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Letter to School Lunch Professionals

March 1, 2014


Dear School Food Service Professional,

Today marks the beginning of a month dedicated to creating awareness about the risk of colorectal cancer. According to the American Cancer Society, colorectal cancer is the third most common cancer found in men and women, with 1 in 20 people developing it in his or her lifetime. It is estimated that more than 50,000 Americans will die from colorectal cancer in 2014.

Processed meat products are strongly linked to colorectal cancer, and they are widely consumed in school breakfasts and lunches. Processed meat products are those prepared and/or preserved by curing, smoking, salting, or adding chemical preservatives.  These products include hot dogs, ham, bacon, pastrami, salami, pepperoni, bologna, liverwurst, bratwurst, sausage, luncheon meat, and, depending on the processing, hamburgers and minced meats.

The Institute of Medicine's report School Meals: Building Blocks for Healthy Children raised concerns about the use of processed meats, such as hot dogs, bacon, and sausage, in school meals because of cancer risk. Processed meats also increase the risk of premature death, cardiovascular disease, and diabetes. Here below is a summary of the evidence to date:

Premature Death

A study from the Harvard School of Public Health showed that a daily serving of processed meats, like one hot dog, sausage, or a few bacon strips, consumed on a daily basis increases the risk of premature death from heart disease or cancer by 20 percent.

Cardiovascular Disease

The federal government’s 2010 Dietary Guidelines for Americans say that processed meats are a major contributor of solid fats and increase the risk of cardiovascular disease.

Diabetes

A review in the journal Diabetologia found that those who regularly eat processed meats increase their risk for diabetes by 41 percent.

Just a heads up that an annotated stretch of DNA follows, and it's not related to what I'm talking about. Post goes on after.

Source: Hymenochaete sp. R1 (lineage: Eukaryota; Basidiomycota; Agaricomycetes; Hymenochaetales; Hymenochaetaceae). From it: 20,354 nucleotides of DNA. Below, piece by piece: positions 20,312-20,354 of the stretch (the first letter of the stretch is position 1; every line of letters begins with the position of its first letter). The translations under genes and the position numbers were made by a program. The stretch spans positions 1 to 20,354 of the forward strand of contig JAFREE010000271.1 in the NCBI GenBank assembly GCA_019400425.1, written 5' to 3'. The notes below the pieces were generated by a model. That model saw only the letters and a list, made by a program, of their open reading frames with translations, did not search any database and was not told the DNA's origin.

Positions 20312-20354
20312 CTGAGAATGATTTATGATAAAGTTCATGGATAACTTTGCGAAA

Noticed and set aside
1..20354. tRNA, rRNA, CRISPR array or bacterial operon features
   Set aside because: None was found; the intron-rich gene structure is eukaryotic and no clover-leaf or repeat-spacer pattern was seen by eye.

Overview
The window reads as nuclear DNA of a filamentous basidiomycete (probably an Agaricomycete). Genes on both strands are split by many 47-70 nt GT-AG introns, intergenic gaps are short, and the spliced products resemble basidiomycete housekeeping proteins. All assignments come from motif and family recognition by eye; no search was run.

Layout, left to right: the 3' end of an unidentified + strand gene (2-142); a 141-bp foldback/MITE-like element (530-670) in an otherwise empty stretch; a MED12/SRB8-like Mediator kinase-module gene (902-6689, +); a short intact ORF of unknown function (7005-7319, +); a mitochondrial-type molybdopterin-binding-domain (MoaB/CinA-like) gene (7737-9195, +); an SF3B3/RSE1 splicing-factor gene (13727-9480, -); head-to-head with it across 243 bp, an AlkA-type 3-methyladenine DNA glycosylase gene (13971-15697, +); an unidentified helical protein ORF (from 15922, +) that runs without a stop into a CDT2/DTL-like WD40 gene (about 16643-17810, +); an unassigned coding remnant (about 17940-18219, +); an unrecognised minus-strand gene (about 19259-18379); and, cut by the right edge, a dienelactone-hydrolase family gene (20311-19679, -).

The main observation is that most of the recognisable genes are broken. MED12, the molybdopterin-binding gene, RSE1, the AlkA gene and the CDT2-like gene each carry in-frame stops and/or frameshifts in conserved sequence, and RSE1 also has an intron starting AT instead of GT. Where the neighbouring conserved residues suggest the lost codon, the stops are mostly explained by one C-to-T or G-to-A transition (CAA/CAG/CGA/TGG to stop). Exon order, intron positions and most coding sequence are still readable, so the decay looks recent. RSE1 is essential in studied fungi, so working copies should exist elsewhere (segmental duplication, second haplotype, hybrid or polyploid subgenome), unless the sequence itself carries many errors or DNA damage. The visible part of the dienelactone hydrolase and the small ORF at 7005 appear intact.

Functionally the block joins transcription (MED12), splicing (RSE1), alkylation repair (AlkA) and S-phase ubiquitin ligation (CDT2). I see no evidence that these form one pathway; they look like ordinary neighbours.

Cancer

Consuming processed meats increases the risk of colorectal cancer, according to a large number of studies, including the European Prospective Investigation into Cancer and Nutrition (EPIC) study.

  • An NIH-AARP Diet and Health Study found that for every 10 grams of processed red meat consumed on a daily basis, prostate cancer risk increases 10 percent.
  • A study in Taiwan showed that consumption of cured and smoked meat can increase children’s risk for leukemia.
  • A study in Australia found that women’s risk for ovarian cancer increased as a result of eating processed meats.

Because numerous studies have repeatedly shown that frequent processed meat consumption is associated with increased risk of colorectal cancer and other forms of cancer, the World Cancer Research Fund/American Institute for Cancer Research recommends avoiding any consumption of processed meat products.

And, according to that same report, consuming just one 50-gram serving of processed meat (about the amount in one hot dog) per day increases the risk of colorectal cancer, on average, by 21 percent. Few people, other than cancer researchers and food-industry scientists are aware of the well-established link between consumption of processed meat and the development of colorectal cancer. We have a duty to protect consumers, especially children, from the risks associated with consumption of processed meats.

Therefore, during Colorectal Cancer Awareness Month, we are asking school food service directors to proactively plan for the removal of processed meats beginning in the next school year (2014-15). There are many alternative menu items for schools to consider in lieu of processed meat.

Thank you for all you do for our nation’s children. Please stand with us to prevent and protect our young people from the risk of colorectal cancer.

We welcome you to be in touch with us about any questions you might have, and also would like to know if your school will commit to removing processed meat for the next school year. You can contact us at jeckart@pcrm.org or 202-527-7337. 

Sincerely,

Neal Barnard, M.D.

 



     
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